So I’m glad to be the “sacrificial lamb” of sorts and use my personal experience to dig into some of the microaggressions single folk face regularly.
I downloaded the app immediately, hopeful that I’d at least get one date out of it.
Had I finally found an app where men would be held accountable for their actions?
I have been painfully single for a ridiculously long time.
I am running on six (going on seven) years of involuntary celibacy.
My last, short-lived relationship started after a considerable dry spell.
And I’ve had a of those dry spells: no crushes, no physical liaisons, no dates — nada.
They're trained from a young age to be (often) unjustifiably self-assured, to eschew personality and affability for cocksure confidence, and to generally treat people like the feudal system is alive and kickin'. And because of this I think women tend to retain some memory of what it means to be liked (or disliked) for who one is, not how one looks.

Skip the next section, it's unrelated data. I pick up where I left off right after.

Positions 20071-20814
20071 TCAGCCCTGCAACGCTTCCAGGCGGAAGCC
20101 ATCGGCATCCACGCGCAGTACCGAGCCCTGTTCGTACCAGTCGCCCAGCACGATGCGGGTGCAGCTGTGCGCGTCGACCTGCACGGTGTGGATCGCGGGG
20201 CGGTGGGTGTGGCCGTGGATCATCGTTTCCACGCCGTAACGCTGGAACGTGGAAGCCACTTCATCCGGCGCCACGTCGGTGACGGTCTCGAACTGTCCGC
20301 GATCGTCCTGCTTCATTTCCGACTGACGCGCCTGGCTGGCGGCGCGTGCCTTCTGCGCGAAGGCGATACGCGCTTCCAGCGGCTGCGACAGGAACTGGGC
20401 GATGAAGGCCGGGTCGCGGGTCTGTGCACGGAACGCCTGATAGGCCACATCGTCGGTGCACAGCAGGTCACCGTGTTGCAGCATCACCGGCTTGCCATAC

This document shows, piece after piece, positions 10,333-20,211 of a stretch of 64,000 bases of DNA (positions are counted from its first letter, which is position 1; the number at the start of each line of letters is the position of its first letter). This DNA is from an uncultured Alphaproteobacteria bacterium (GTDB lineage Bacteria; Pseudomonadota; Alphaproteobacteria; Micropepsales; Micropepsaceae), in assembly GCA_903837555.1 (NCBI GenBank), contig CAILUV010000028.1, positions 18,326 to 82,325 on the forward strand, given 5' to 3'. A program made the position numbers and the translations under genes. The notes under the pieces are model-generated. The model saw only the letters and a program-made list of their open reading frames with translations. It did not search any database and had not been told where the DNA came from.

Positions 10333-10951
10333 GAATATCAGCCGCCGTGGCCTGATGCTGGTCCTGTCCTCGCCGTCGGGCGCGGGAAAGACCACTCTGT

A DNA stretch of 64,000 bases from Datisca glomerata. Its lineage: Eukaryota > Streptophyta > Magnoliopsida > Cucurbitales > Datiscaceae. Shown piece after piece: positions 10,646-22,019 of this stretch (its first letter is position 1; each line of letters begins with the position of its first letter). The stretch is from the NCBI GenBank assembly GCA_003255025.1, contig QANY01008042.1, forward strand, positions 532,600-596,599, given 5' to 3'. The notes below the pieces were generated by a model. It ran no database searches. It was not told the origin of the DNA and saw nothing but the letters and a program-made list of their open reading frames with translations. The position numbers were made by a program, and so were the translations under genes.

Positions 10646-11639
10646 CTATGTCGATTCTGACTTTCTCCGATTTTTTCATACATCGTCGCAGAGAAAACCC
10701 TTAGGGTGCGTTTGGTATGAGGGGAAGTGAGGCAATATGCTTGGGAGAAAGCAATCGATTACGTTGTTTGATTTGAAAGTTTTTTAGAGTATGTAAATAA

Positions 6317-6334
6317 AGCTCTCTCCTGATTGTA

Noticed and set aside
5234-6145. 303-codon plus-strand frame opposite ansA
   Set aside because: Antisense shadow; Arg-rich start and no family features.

The bottom line: Ask any woman who she'd rather have as her boyfriend -- the lovably awkward Albert Brennaman (aka Kevin James -- told you he was the crux of the arugment) from ?
, though I would probably argue that Kevin James is kind of a stud, and really, that's exactly the point I plan on making-- and we see it in our friends.
There are plenty of studies on this strangely anti-Darwinian phenomenon - studies which I think don't answer the question as well as I, with my oh-so-steadfast opinions, can, do, and will. Let's talk about what exactly is wrong with these conventionally attractive men, and let's talk about what is right about these, well, conventionally -attractive men.
One’s relationship status is one of the most private things people tend to consider “fair game” to base very personal judgments and assumptions about our value as human beings on.